The first circulating coin production figures of the year are now available from the United States Mint. The monthly production for January 2014 exceeded the levels of the both prior month and year ago period, and in fact marked the highest monthly total since Mint News Blog began tracking the figures in 2009.
During January 2014, the US Mint facilities at Philadelphia and Denver struck nearly 1.45 billion circulating quality coins. This was up significantly from the prior month of December 2013 when production was 245.34 million coins. It was up by 18.4% compared to the year ago period of January 2013 when production had reached 1.22 billion pieces.
The table below shows the break down of circulating coin production for each denomination at each mint facility.
|2014 US Mint Coin Production Figures|
|Lincoln Cent – Denver||438.80 M|
|Lincoln Cent – Phil.||404.80 M|
|Jefferson Nickel – Denver||66.96 M|
|Jefferson Nickel – Phil.||50.88 M|
|Roosevelt Dime – Denver||130.50 M|
|Roosevelt Dime – Phil.||113.50 M|
|Quarters – Denver||137.40 M|
|Quarters – Phil.||79.40 M|
|Kennedy Half – Denver||2.10 M|
|Kennedy Half – Phil.||2.50 M|
|Native Am Dollar – Denver||5.60 M|
|Native Am Dollar – Phil.||3.08 M|
|Pres Dollar – Denver||6.30 M|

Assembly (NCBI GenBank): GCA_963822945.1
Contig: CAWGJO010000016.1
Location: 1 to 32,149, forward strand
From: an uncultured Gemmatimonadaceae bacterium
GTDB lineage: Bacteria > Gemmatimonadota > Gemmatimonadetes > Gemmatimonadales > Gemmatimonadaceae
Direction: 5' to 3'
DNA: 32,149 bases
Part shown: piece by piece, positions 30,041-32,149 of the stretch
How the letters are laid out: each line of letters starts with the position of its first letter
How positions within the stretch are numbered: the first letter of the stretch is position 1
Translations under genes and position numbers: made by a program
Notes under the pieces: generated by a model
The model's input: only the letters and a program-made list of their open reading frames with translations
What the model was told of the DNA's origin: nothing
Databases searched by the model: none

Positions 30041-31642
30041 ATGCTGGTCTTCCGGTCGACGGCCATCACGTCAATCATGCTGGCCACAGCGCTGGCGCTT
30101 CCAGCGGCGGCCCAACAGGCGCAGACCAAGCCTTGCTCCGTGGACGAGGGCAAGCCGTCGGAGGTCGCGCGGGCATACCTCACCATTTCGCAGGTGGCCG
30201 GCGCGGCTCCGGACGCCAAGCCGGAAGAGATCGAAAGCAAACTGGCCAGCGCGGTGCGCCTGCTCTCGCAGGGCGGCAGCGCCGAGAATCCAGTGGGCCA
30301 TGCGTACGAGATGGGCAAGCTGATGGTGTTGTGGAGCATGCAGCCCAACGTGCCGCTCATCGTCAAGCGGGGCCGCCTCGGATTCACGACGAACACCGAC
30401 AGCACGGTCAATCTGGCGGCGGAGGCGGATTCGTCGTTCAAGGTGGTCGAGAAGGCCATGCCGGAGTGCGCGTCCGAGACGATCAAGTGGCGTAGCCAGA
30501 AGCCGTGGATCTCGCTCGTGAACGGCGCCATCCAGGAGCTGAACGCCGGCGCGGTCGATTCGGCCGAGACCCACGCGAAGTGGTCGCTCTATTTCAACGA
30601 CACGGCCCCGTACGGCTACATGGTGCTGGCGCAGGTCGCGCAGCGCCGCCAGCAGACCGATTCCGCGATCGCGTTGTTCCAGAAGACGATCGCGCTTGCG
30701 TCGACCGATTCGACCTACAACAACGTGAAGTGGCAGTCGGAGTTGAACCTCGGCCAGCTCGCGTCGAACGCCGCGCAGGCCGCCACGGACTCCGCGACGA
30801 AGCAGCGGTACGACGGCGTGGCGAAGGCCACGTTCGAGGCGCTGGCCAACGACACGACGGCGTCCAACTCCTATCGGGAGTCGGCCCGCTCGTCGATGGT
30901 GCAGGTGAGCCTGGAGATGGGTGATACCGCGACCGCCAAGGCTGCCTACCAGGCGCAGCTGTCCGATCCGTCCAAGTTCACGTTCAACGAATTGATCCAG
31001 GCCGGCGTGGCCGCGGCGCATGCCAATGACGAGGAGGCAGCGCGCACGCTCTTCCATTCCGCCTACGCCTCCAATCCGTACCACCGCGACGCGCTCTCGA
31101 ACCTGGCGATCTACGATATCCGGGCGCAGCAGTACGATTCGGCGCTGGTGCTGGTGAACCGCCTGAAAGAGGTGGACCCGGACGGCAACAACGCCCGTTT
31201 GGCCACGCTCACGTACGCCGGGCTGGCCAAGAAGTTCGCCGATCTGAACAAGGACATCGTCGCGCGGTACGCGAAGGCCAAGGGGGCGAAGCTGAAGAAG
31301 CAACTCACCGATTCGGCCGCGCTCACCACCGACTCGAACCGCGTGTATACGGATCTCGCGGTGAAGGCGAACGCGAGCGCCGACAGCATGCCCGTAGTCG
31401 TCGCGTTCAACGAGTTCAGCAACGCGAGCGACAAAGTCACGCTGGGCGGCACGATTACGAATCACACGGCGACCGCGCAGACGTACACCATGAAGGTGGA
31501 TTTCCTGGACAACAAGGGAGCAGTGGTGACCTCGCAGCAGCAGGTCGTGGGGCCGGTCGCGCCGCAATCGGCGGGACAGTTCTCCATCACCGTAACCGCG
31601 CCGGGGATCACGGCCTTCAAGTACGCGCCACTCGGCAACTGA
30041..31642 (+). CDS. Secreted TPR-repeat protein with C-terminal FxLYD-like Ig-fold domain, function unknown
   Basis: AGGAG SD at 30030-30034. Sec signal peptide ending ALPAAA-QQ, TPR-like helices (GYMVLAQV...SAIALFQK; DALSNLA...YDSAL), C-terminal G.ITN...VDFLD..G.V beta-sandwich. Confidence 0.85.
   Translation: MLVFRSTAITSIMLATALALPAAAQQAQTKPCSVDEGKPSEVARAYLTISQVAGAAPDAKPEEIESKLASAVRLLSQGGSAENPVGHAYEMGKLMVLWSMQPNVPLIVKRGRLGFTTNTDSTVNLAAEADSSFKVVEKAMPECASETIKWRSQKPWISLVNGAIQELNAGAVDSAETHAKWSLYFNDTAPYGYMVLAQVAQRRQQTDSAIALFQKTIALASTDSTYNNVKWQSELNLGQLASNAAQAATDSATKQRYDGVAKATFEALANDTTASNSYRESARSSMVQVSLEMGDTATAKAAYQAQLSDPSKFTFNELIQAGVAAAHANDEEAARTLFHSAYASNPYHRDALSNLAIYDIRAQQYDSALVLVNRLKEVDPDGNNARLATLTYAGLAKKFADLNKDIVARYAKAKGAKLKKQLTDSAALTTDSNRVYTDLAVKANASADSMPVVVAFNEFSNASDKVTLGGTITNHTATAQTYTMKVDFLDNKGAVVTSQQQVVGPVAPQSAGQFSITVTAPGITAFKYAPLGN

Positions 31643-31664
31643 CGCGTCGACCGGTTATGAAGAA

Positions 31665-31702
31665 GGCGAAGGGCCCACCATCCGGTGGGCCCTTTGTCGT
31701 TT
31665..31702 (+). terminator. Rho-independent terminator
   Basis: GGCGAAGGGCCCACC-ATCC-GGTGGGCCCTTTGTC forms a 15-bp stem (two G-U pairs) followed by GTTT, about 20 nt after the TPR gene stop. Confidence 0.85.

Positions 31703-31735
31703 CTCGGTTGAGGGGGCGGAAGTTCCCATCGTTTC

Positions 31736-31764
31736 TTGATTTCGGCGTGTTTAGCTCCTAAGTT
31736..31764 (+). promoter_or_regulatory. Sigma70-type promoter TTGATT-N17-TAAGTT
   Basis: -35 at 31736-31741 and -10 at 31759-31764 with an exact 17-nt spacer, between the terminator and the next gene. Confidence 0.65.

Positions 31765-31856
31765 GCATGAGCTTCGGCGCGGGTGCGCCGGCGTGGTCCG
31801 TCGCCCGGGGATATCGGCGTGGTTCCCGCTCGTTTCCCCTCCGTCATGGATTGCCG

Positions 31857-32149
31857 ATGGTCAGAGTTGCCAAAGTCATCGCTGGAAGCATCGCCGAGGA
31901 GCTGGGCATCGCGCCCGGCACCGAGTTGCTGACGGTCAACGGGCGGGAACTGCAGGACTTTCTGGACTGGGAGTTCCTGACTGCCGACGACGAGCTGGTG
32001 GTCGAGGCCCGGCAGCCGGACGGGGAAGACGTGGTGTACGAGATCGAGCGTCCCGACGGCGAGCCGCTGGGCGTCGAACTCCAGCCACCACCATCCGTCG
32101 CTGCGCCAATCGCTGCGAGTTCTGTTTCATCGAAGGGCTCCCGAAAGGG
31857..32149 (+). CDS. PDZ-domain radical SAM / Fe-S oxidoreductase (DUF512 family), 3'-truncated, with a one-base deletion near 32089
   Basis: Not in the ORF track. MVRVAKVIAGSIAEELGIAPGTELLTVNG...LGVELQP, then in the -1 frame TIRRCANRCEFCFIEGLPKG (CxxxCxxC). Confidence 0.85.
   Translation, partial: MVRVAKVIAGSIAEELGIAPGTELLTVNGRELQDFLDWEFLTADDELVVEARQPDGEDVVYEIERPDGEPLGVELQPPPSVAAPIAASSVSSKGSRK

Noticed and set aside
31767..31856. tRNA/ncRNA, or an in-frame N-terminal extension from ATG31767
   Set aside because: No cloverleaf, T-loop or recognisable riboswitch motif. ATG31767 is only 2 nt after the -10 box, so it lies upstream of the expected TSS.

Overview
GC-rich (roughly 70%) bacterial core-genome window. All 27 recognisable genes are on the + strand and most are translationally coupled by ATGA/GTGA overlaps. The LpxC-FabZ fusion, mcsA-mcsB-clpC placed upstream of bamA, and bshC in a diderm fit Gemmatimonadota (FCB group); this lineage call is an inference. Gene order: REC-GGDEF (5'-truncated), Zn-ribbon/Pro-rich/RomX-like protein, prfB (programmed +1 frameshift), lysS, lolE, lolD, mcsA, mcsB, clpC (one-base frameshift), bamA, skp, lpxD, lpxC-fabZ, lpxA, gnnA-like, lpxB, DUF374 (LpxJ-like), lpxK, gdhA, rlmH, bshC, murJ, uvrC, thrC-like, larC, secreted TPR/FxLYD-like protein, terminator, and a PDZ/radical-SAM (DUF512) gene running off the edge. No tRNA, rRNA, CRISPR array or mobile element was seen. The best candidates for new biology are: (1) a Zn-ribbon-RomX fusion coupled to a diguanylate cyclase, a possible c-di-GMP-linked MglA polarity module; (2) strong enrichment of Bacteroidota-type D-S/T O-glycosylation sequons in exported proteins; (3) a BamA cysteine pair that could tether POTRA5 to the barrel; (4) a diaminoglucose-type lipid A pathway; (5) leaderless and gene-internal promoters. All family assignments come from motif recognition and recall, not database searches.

|Pres Dollar – Phil.||7.56 M|
Across both facilities, production of the cent reached 843.6 million pieces, accounting for 58.2% of all circulating coin production. Cent production is up by 25% compared to the year ago period. For the full year of 2013, the US Mint had struck more than 7 billion cents.
Overall production for the nickel was 117.84 million pieces. This was actually down slightly compared to the year ago period. The nickel is currently the most costly denomination to produce relative to its face value. The US Mint has reportedly been testing a copper plated zinc alloy for the nickel to reduce metal costs. The findings of the testing and any recommendations should be included in a biennial report due in December.
Production for both the dime and quarter rose compared to the year ago period. During the past year, the quarter has seen the strongest growth in production for any denomination produced by the United States Mint. The seigniorage generated from the denomination has helped to offset the losses from the cent and nickel and replace the previous contribution from the $1 coin.
During the month, production of the Kennedy Half Dollar was 2.1 million pieces at Denver and 2.5 million pieces at Philadelphia. The US Mint will begin sales of bags and rolls containing the circulating quality coins later this week.
Production of Native American Dollars was unexpectedly strong at 5.6 million pieces at Denver and 3.08 million pieces at Philadelphia. This already exceeds the total production of the prior year, which was 1.82 million pieces at each facility.
Presidential Dollar production was 6.30 million pieces at Denver and 7.56 million pieces at Philadelphia. Following a Treasury Department decision announced in late 2011, the $1 coins are no longer produced for distribution to circulation, but only struck in the quantities necessary to fulfill demand from collectors. Last week, the US Mint began accepting orders for bags and rolls of circulating quality Warren G. Harding Presidential Dollars.